• The tokens 152 can include a URL or other data that enables a service to be accessed in lieu of the username and password. Such tokens 152 are typically obtained by providing the user's credentials that are specific to the service provider, allowing the service provider (or a third party service) to generate the tokenized “authorization data” to avoid entry of, for example, a username and password each time the service 16 is to be accessed. It can be appreciated that tokens 152 are only one mechanism used for illustrative purposes and any pre-authorized access control mechanism is possible.
  • The user entry 152 a also includes a number of features 132 and groups 124 that are likewise associated with User A. The groups 124 can include other group users and corresponding entitlements in accordance with their user role 126.
  • If User A, for example, were to invite User B to a Group, User B would inherit the eligibility to have Accounts 1 and 2, Services 1,2,3,4 or the associated Features, delegated to him. User A could then delegate (and later revoke), entitlements for these Accounts, Services and Features.
  • FIGS. 6 to 8 provide simplified examples of how the associations 70 can be used to permit and/or restrict access to certain entitlements using the data model shown in FIG. 4. In FIG. 6, user-group relationships are illustrated. In this example, User A is the owner of an account with the entitlement delegation system 12, and has created a Family Group for that account. In this Family Group, a second user 122, namely User B is added, and User B also has access to the entitlement delegation system 12 via the app 22 running on a user device 18. However, User B in this example is also associated with a second group 124, namely Charity Group and is a regular user within that group 124. As such, by being integrated into the platform 10 via the Family Group, User B can be associated with other groups 124, managed by other individuals. That is, the associations 70 can extend across various users 122, groups 124, and devices 134 allowing a fully seamless experience for any user that is registered with the platform 10.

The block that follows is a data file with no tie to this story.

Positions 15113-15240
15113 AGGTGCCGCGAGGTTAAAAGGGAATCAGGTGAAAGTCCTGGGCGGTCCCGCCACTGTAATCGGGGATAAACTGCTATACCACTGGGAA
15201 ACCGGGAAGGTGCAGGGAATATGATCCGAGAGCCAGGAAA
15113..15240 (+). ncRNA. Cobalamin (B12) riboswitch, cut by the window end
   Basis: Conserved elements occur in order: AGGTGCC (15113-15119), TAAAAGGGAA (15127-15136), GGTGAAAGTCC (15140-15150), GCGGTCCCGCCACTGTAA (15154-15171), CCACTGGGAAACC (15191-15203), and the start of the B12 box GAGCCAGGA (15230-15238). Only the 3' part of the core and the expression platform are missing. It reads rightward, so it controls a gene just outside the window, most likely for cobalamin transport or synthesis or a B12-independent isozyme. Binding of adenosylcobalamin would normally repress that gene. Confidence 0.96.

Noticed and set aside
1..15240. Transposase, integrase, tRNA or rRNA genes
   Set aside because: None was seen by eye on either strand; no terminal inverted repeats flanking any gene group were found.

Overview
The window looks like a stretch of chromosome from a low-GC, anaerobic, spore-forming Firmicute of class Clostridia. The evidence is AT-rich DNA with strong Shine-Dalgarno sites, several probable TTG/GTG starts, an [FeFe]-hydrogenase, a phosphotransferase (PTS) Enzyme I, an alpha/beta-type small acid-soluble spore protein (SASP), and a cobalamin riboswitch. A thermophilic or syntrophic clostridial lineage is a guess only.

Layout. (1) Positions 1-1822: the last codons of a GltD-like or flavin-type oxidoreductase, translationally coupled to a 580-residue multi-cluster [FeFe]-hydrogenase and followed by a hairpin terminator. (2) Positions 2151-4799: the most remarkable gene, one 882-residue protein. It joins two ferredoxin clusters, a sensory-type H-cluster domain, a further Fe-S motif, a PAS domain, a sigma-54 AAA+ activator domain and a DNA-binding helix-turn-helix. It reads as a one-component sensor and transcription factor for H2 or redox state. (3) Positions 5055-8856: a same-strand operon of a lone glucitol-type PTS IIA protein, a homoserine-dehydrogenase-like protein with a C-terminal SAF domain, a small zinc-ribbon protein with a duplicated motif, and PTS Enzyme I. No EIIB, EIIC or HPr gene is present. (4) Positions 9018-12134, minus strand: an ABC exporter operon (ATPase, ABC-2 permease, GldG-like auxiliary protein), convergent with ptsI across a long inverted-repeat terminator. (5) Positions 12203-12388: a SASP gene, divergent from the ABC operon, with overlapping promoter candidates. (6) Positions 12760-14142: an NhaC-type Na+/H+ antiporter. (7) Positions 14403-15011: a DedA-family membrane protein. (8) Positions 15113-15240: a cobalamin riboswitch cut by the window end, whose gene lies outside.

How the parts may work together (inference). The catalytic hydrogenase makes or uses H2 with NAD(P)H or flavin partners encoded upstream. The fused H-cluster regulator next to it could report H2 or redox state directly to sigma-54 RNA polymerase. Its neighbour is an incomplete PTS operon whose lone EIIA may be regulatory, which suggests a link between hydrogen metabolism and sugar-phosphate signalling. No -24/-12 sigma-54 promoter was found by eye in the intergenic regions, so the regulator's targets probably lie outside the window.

• Similarly, in this example, User A has created a second group 124, namely Work Group for managing certain service entitlements for services 16 at work. In this example, a third user 122, namely User C is also associated with the Work Group. By establishing groups 124 and associating users 122 with those groups, the owner of an account 136 can delegate entitlements to their services 138 on a user-by-user basis, without having to share credentials with those users.
  • The example shown in FIG. 7 illustrates a feature-level entitlement delegation. In this example, User A adds Users B and C to the Family Group, with User B having an administrative designation. For a Home Security Subscription, User A is entitled to two features 142, namely a door access feature, which enables access entry at the family's home; and a video monitoring feature, which enables access to security camera footage of one or more viewpoints in and/or around the family home. When creating entitlements for Users B and C, it can be seen in this example that User A allows User B to have administrative (admin) privileges for the door access feature, meaning that User B can, for example, change a door passcode or key. User C on the other hand, is provided with regular user privileges, meaning, that User C can, for example, unlock the door using a near-field-enabled user device 18 but not be able to change the door passcode or key. For the video monitoring feature, User A allows User B to have normal or default user privileges, e.g., to be able to view certain cameras remotely, while restricting access to User C for this feature. In this way, User C is unable to view the security cameras. It can be appreciated that feature designations can be provided with as much or as little granularity as is possible when interfacing with the service 16. For example, the video monitoring feature could instead be split into a “viewing” feature 142 and a “recording” feature 142, wherein both Users B and C can view the camera feed, while User B can record the feed, but User C cannot.